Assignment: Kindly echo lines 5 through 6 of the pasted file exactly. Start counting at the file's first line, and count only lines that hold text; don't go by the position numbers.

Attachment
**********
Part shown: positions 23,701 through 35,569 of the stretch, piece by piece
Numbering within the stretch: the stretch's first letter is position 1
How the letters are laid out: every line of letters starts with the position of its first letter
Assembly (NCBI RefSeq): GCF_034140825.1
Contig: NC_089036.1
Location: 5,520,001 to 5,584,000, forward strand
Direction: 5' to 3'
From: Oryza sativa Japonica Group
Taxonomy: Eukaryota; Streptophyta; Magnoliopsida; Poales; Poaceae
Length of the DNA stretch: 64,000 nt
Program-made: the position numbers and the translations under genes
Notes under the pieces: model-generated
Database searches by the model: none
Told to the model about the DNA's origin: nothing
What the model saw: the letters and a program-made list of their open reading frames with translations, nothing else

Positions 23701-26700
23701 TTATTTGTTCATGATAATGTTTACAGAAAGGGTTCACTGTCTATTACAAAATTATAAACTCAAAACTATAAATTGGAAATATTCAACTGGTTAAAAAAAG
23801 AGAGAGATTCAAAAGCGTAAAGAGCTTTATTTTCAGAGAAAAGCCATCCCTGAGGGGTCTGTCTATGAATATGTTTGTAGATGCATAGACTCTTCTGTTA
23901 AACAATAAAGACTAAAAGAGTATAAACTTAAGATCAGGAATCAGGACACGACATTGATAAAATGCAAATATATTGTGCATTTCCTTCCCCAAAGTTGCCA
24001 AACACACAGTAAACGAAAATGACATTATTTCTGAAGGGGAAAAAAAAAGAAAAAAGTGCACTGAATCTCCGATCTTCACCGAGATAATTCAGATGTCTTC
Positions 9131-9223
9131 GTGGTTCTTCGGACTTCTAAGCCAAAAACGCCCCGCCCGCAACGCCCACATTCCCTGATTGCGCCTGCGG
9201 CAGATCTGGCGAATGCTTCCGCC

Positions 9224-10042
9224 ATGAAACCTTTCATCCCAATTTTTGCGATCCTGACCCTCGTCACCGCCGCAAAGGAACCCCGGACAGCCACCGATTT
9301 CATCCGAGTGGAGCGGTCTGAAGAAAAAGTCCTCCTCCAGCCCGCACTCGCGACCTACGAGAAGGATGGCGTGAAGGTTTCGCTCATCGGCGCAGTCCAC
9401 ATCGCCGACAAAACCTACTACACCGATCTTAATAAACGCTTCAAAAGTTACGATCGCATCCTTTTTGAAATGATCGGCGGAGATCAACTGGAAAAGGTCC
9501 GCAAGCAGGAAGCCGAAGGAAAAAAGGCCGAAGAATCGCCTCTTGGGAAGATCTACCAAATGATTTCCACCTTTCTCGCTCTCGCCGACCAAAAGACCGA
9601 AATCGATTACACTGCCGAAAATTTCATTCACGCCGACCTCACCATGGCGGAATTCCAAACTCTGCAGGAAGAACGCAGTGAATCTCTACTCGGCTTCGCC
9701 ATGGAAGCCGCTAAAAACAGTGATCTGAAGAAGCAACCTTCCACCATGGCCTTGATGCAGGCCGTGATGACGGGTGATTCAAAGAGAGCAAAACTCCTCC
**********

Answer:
Contig: NC_089036.1
Location: 5,520,001 to 5,584,000, forward strand